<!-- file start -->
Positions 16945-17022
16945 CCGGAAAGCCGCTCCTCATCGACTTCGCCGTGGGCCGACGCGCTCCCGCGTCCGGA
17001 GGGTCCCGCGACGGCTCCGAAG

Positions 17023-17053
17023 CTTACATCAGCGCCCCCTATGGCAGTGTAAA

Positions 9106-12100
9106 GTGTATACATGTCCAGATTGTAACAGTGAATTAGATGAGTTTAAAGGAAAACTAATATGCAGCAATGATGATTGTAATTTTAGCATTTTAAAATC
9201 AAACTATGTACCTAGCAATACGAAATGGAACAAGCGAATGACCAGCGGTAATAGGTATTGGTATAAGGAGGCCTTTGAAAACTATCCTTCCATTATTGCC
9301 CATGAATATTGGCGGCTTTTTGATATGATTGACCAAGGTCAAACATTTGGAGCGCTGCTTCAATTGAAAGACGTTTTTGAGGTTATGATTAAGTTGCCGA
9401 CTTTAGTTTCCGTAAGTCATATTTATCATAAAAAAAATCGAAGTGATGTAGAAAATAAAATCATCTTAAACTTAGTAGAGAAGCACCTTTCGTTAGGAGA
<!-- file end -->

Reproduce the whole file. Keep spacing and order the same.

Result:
Positions 16945-17022
16945 CCGGAAAGCCGCTCCTCATCGACTTCGCCGTGGGCCGACGCGCTCCCGCGTCCGGA
17001 GGGTCCCGCGACGGCTCCGAAG

Positions 17023-17053
17023 CTTACATCAGCGCCCCCTATGGCAGTGTAAA

Positions 9106-12100
9106 GTGTATACATGTCCAGATTGTAACAGTGAATTAGATGAGTTTAAAGGAAAACTAATATGCAGCAATGATGATTGTAATTTTAGCATTTTAAAATC
9201 AAACTATGTACCTAGCAATACGAAATGGAACAAGCGAATGACCAGCGGTAATAGGTATTGGTATAAGGAGGCCTTTGAAAACTATCCTTCCATTATTGCC
9301 CATGAATATTGGCGGCTTTTTGATATGATTGACCAAGGTCAAACATTTGGAGCGCTGCTTCAATTGAAAGACGTTTTTGAGGTTATGATTAAGTTGCCGA
9401 CTTTAGTTTCCGTAAGTCATATTTATCATAAAAAAAATCGAAGTGATGTAGAAAATAAAATCATCTTAAACTTAGTAGAGAAGCACCTTTCGTTAGGAGA